I recently watched a wonderful presentation by former RCGP president Dr Iona Heath on how ‘less is more’ in medicine. She made a powerful case that intervening less is often better for patients and doctors and I was reminded of this maxim when I came to write this editorial.
Less is most definitely more in the case of clinical guidelines, but this is a message the brains at NICE have yet to understand.
Today we look at the increasingly bizarre and impractical recommendations emerging from the institute. We make the bold claim that recent guidelines risk turning NICE into a ‘laughing stock’, rather than a respected source of tools for GPs to use in daily practice.
While the world around it tries to make life simpler and easier to navigate, NICE seems intent on making its guidelines more complex, less grounded in reality and – at times – almost comically out of touch.
Take the recent draft guidelines on diabetes, cancer and asthma. NICE’s decision to recommend repaglinide as an alternative to metformin was described as ‘bonkers’ by one prominent diabetes GPSI. The recent draft cancer guideline is hopelessly complicated, with table after table of symptoms and recommended actions for GPs. The latest guidance on asthma urges GPs to use a battery of tests to diagnose asthma – not all of which are routinely available in either primary or secondary care.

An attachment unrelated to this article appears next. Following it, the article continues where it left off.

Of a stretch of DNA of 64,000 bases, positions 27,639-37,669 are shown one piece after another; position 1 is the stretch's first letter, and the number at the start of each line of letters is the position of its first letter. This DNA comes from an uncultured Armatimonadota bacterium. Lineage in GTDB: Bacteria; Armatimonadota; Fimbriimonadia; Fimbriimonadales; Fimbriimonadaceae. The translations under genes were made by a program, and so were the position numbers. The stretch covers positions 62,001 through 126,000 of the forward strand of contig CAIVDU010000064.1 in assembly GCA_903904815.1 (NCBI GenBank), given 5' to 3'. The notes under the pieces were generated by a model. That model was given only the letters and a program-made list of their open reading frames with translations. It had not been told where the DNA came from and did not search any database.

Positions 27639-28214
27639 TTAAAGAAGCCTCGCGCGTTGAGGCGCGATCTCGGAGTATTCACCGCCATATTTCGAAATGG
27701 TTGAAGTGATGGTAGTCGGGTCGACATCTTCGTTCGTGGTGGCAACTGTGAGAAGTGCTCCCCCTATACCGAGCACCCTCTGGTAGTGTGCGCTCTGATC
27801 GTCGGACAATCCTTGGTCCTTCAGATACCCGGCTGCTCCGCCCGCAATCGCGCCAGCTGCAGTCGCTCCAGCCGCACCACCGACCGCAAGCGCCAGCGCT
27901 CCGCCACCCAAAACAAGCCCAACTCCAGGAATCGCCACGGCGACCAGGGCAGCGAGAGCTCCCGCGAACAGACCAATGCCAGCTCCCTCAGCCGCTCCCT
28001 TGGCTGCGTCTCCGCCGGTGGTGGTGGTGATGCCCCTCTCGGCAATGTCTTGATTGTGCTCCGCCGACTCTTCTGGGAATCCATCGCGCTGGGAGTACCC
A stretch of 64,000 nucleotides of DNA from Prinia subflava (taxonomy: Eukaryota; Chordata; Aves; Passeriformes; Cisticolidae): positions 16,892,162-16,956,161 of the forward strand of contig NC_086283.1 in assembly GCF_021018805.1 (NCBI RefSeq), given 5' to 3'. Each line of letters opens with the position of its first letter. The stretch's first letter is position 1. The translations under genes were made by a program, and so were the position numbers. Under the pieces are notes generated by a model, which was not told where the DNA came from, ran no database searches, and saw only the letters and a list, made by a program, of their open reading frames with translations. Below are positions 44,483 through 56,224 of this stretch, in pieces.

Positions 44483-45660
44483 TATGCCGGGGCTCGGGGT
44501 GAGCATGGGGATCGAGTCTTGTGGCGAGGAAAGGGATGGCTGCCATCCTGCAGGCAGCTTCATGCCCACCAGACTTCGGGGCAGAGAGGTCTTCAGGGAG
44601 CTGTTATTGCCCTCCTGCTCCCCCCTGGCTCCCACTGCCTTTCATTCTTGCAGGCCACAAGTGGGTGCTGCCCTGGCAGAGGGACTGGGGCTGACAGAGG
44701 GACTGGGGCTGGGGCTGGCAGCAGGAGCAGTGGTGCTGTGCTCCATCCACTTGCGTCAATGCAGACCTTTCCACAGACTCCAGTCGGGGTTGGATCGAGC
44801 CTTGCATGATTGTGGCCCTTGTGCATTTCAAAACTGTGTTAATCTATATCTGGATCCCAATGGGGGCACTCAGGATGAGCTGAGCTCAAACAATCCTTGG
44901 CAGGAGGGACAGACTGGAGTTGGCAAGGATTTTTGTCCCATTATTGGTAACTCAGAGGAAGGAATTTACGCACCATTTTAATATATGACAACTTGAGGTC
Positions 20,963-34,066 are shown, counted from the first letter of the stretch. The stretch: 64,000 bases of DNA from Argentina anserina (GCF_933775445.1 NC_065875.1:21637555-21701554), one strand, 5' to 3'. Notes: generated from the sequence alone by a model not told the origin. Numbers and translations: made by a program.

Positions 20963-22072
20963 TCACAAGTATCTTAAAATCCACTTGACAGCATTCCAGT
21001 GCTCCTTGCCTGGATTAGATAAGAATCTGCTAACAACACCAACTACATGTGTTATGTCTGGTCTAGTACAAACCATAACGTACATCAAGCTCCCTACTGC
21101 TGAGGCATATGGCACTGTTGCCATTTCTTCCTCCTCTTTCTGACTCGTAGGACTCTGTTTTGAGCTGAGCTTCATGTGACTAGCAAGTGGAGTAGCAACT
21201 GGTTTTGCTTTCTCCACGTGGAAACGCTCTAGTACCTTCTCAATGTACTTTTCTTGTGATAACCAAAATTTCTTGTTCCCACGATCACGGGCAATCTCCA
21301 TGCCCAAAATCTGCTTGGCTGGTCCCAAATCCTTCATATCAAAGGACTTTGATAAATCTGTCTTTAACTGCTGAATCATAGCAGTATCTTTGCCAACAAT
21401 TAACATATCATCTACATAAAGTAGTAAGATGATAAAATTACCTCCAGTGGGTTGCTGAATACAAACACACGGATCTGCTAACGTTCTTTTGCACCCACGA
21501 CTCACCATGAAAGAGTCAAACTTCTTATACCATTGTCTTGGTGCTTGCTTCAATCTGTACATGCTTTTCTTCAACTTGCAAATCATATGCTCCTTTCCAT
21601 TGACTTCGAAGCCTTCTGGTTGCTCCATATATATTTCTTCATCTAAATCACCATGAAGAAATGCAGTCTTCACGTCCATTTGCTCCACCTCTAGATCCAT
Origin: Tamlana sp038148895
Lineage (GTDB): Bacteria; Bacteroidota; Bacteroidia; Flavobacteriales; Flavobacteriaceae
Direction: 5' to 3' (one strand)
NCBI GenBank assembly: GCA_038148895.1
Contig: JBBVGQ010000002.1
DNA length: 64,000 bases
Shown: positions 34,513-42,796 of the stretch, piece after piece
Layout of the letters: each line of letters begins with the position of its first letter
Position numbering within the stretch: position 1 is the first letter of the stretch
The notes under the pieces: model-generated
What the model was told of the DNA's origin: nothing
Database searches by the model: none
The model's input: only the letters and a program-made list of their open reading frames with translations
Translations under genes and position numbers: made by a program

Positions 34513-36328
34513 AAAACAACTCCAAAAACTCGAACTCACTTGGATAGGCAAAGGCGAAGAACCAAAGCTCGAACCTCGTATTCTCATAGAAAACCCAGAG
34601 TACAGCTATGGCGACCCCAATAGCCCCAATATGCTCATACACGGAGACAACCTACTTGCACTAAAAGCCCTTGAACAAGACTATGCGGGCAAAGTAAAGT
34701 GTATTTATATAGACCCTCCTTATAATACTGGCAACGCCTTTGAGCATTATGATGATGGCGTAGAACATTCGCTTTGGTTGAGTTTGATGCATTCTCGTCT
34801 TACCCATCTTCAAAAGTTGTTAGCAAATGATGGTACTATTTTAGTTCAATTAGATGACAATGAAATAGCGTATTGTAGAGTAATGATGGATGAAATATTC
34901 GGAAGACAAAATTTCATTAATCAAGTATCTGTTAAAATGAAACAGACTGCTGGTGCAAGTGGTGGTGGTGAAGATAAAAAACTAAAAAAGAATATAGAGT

These are major clinical areas for primary care, and adherence to NICE guidance is a yardstick by which practices are measured, but the institute is issuing advice that is neither sensible nor practical.
Most patients do not have a neat single diagnosis, yet despite promises that NICE will address the issue of multimorbidity, GPs now have even more guidelines with reams of flow charts and bulleted lists to follow for individual disease areas.
Of course, NICE has always pushed boundaries and some of its recommendations will inevitably cause a stir. It has tried to include more GPs on guideline groups and its job is to look at the evidence and make recommendations; implementation is not its remit.
But NICE must consider the effect of its work on practices, particularly at a time when they are under such strain. What use is a guideline if it just ends up on a dusty shelf, rather than becoming an instrument for improving patient care?
NICE needs only to look to Scotland to see how to do it. SIGN has managed to chart a course between robustness and pragmatism that means its guidance is hardly ever met with the heated controversy so often seen south of the border.
There need to be far better incentives to ensure that more GPs are involved in forming guidelines. There should be a ‘rationalisation stage’ where a panel of GPs has the chance to go through a guideline and ensure any batty proposals are removed and that the whole thing passes the ‘10-minute consultation test’.
GPs’ views must be heeded at the consultation stage. The furore over the recent halving of the primary prevention threshold for statin treatment barely made a dent in the final guideline.
At that time, my predecessor invited NICE to come down from its ‘ivory tower’, but if anything, the institute has disappeared further up it.
I urge NICE to listen to GPs. Guidelines should be a help, not a hindrance, and NICE risks becoming a bad joke unless it revamps the advice is it giving.
Nigel Praities is editor of Pulse